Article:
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Drought-Stricken Farmers and Ranchers Have More Time to Replace Livestock.
(Parker Tax Publishing October 2013)

Certain U.S. counties qualify for an extended replacement period under Code Sec. 1033(e) for livestock sold on account of drought in specified counties. Notice 2013-62.

Code Sec. 1033(a) generally provides for nonrecognition of gain when property is involuntarily converted and replaced with property that is similar or related in service or use. A sale or exchange of livestock (other than poultry) held by a taxpayer for draft, breeding, or dairy purposes in excess of the number that would be sold following the taxpayer's usual business practices is treated as an involuntary conversion if the livestock is sold or exchanged solely on account of drought, flood, or other weather-related conditions.

Generally, gain from an involuntary conversion is recognized only to the extent the amount realized on the conversion exceeds the cost of replacement property purchased during the replacement period. If a sale or exchange of livestock is treated as an involuntary conversion and is solely on account of drought, flood, or other weather-related conditions that result in the area being designated as eligible for assistance by the federal government, Code Sec. 1033(e)(2)(A) provides that the replacement period ends four years after the close of the first tax year in which any part of the gain from the conversion is realized. The IRS has the authority to extend this replacement period on a regional basis for such additional time as it deems appropriate if the weather-related conditions that resulted in the area being designated as eligible for assistance by the federal government continue for more than three years.

Notice 2006-82 provides for extensions of the replacement period. If a sale or exchange of livestock is treated as an involuntary conversion on account of drought, the taxpayer's replacement period is extended until the end of the taxpayer's first tax year ending after the first drought-free year for the applicable region. For this purpose, the first drought-free year for the applicable region is the first 12-month period that:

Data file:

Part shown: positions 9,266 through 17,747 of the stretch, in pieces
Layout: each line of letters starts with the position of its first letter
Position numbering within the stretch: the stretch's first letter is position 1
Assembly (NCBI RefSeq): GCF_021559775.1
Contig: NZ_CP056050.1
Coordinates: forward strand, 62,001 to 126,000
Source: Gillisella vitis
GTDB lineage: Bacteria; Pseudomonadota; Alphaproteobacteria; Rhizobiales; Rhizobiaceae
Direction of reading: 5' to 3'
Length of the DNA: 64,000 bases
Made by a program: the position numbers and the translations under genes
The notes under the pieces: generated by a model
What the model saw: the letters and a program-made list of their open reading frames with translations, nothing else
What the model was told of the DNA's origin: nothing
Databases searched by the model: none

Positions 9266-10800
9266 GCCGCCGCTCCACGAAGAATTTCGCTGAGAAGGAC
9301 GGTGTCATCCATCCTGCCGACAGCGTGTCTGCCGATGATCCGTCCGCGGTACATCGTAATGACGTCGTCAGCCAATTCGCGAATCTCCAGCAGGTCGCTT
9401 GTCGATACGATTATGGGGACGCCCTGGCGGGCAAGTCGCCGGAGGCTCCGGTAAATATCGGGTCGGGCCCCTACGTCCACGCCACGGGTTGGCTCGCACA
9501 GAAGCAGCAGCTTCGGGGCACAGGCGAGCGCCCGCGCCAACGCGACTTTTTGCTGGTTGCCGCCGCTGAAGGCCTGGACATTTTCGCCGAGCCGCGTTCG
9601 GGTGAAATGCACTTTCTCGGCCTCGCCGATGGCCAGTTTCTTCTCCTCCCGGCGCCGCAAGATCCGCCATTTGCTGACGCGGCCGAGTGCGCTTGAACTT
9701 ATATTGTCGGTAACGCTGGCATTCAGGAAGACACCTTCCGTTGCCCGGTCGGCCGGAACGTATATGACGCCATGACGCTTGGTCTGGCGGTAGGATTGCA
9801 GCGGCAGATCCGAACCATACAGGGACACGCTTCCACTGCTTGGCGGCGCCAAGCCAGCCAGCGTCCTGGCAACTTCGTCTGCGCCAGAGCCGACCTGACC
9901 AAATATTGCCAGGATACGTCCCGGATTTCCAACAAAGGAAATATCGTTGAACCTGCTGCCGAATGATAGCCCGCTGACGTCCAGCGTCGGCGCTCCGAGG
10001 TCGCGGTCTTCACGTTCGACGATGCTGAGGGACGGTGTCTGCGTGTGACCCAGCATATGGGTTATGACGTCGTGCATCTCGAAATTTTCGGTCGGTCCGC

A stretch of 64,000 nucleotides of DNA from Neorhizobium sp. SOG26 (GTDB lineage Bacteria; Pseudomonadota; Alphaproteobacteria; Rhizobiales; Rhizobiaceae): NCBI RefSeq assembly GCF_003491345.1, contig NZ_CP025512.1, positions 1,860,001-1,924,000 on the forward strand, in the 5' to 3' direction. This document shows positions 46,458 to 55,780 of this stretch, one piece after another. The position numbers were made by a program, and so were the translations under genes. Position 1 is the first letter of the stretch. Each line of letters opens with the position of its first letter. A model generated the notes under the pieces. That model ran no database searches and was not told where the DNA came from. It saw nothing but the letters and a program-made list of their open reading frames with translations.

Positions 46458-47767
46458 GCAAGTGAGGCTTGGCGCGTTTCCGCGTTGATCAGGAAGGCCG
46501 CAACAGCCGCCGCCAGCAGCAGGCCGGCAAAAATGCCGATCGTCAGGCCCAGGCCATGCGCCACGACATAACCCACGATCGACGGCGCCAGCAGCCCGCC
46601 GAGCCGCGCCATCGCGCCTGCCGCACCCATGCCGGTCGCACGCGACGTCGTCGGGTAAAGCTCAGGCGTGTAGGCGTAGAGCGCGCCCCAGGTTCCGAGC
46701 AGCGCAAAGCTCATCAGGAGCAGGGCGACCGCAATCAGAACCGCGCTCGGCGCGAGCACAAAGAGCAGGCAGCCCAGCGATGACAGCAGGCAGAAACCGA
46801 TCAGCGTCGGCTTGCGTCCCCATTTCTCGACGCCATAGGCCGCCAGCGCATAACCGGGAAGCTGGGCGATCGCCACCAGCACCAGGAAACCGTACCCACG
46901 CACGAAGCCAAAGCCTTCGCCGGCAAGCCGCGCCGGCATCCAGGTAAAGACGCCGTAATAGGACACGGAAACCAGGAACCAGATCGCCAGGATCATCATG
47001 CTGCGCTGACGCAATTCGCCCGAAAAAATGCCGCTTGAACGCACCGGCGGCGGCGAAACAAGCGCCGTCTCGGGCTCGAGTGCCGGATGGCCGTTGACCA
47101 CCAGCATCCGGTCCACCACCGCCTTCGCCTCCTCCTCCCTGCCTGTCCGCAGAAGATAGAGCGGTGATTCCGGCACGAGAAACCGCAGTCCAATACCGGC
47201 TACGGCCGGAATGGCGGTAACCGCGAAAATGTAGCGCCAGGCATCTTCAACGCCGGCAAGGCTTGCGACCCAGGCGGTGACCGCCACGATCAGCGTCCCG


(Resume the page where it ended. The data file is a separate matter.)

(1) ends August 31;

(2) ends in or after the last year of the taxpayer's four-year replacement period determined under Code Sec. 1033(e)(2)(A); and

(3) does not include any weekly period for which exceptional, extreme, or severe drought is reported for any location in the applicable region.

The applicable region is the county that experienced the drought conditions on account of which the livestock was sold or exchanged and all counties that are contiguous to that county. A taxpayer may determine whether exceptional, extreme, or severe drought is reported for any location in the applicable region by reference to U.S. Drought Monitor maps that are produced on a weekly basis by the National Drought Mitigation Center. In addition, Notice 2006-82 provides that the IRS will publish in September of each year a list of counties, districts, cities, or parishes for which exceptional, extreme, or severe drought was reported during the preceding 12 months. Taxpayers may use this list instead of U.S. Drought Monitor maps to determine whether exceptional, extreme, or severe drought has been reported for any location in the applicable region.

In the appendix of Notice 2013-62, the IRS lists the counties for which exceptional, extreme, or severe drought was reported during the 12-month period ending August 31, 2011. Under Notice 2006-82, the 12-month period ending on August 31, 2011, is not a drought-free year for an applicable region that includes any county on this list. Accordingly, for a taxpayer who qualified for a four-year replacement period for livestock sold or exchanged on account of drought and whose replacement period is scheduled to expire at the end of 2011 (or, in the case of a fiscal year taxpayer, at the end of the tax year that includes August 31, 2011), the replacement period is extended under Code Sec. 1033(e)(2) and Notice 2006-82 if the applicable region includes any county on this list. This extension will continue until the end of the taxpayer's first tax year ending after a drought-free year for the applicable region.

For a discussion of the postponement of gain on livestock resulting from weather-related events, see Parker Tax ΒΆ161,570. (Staff Editor Parker Tax Publishing)

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Disclaimer: This publication does not, and is not intended to, provide legal, tax or accounting advice, and readers should consult their tax advisors concerning the application of tax laws to their particular situations. This analysis is not tax advice and is not intended or written to be used, and cannot be used, for purposes of avoiding tax penalties that may be imposed on any taxpayer. The information contained herein is general in nature and based on authorities that are subject to change. Parker Tax Publishing guarantees neither the accuracy nor completeness of any information and is not responsible for any errors or omissions, or for results obtained by others as a result of reliance upon such information. Parker Tax Publishing assumes no obligation to inform the reader of any changes in tax laws or other factors that could affect information contained herein.

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